The Codex Alimentarius Commission is funded and managed by two United Nations organizations: the Food and Agriculture Organization (FAO) and the World Health Organization (WHO). The Commission brings together scientists, technical experts, government regulators, and consumer and industry organizations to develop international food standards designed to protect public health and ensure fair trade practices. Many nations have adopted the Codex standards as their own or have based national regulations on them, so they play an important role in the growth of U.S. dairy exports.
For nearly 25 years, IDFA has successfully
promoted the interests of U.S. dairy companies and ensured the safety of dairy
products sold around the world by participating in the Codex standards
development process. In 2019, IDFA’s advocacy on several priority issues proved
effective once again.
The Codex Commission met in Geneva,
Switzerland, in July 2019, and John Allan, IDFA vice president of regulatory
affairs and international standards, led the International Dairy Federation
(IDF) delegation’s efforts on three key priorities.
in dairy. The Commission accepted a proposal, promoted by IDFA, to allow
certain stabilizers in unflavored fortified milks. The additives keep added
vitamins and minerals in the milk, maintaining product quality and nutritional
Science-based principles. IDFA
was instrumental in ensuring that science-based principles for setting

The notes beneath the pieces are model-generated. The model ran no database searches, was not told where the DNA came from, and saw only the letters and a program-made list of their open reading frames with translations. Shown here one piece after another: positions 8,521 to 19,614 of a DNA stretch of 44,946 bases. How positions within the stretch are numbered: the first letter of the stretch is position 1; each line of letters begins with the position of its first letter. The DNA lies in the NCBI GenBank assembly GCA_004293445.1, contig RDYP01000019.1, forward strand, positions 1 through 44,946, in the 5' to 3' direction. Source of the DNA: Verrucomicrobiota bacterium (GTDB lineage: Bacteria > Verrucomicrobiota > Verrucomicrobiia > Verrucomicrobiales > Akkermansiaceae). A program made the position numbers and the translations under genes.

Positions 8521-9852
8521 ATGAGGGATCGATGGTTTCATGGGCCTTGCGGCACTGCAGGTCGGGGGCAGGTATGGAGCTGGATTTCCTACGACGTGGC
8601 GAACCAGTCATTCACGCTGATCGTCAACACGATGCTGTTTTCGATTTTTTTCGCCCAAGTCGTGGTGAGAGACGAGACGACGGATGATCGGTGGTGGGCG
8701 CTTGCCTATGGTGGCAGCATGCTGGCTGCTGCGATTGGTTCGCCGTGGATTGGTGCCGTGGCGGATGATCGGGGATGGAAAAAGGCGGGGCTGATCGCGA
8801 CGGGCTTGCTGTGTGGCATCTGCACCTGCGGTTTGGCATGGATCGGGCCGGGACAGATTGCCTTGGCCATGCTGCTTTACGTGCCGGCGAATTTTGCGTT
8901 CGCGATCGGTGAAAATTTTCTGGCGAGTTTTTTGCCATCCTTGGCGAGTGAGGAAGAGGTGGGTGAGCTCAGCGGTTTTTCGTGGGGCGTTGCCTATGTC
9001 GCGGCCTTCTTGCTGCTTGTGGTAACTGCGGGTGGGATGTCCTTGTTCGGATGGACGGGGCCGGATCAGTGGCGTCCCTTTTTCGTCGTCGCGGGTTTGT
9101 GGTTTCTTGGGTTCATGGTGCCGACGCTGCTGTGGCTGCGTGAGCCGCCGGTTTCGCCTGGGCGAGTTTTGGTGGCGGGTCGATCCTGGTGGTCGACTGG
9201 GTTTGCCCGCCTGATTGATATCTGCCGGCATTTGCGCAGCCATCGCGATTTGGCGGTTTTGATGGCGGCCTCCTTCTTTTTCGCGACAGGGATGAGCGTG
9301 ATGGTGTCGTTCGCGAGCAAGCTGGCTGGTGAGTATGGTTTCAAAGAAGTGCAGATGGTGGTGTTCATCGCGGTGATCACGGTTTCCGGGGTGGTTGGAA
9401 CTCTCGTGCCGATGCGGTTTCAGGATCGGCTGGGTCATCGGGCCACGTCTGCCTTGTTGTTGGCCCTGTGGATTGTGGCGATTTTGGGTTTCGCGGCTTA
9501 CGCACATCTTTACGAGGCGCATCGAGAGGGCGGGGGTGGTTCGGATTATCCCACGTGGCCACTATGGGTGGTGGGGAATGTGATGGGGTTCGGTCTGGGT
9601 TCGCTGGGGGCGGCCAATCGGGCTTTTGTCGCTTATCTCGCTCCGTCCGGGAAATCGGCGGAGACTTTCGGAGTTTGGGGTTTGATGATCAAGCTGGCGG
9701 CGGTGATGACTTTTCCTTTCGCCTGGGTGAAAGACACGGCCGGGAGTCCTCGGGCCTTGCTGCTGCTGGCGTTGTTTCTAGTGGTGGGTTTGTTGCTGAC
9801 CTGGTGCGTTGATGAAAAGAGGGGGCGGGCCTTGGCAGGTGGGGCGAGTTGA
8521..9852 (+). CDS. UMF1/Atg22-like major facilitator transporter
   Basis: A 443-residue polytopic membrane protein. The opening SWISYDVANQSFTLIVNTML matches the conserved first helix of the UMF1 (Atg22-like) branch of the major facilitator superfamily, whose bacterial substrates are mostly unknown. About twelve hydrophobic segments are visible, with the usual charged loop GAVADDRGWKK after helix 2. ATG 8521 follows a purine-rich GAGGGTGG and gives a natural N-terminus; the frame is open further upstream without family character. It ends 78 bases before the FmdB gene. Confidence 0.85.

standards remain intact. The Commission said non-scientific factors, such as
environmental impact or animal care, would not be considered when setting standards.
Follow-up formula standard. The Commission
accepted labeling provisions in the draft revised Codex Standard for Follow-up
Formula for older infants but did not endorse a general prohibition on using
“cross promotion.” IDFA advocated against the term “cross promotion” because it’s
not defined in Codex, and it could cause regulatory inconsistencies and create trade
has also advocated for science-based approaches to labeling.
No to nutrient profiling.
The committee considered proposed guidelines for front-of-package labeling with
a nutrient-profiling system, but IDFA advocated for science-based guidelines
that align with the U.S. Dietary Guidelines for Americans. The nutrient
profiling would have a negative impact on dairy exports, giving undue emphasis
to levels of sugar, saturated fat and sodium. As a result of IDFA’s advocacy,
the committee assigned a working group to consider new labeling schemes before the
next meeting in the fall of 2020.
addition, IDFA continues to work with coalitions and meet with government
officials to ensure that anti-dairy policies held by the World Health
Organization are not incorporated into Codex standards. IDFA advocates for
increased transparency in WHO policy-development processes and for guidance
based on scientific evidence.
For more information, contact John Allan, IDFA vice president, regulatory affairs and international standards, at email@example.com.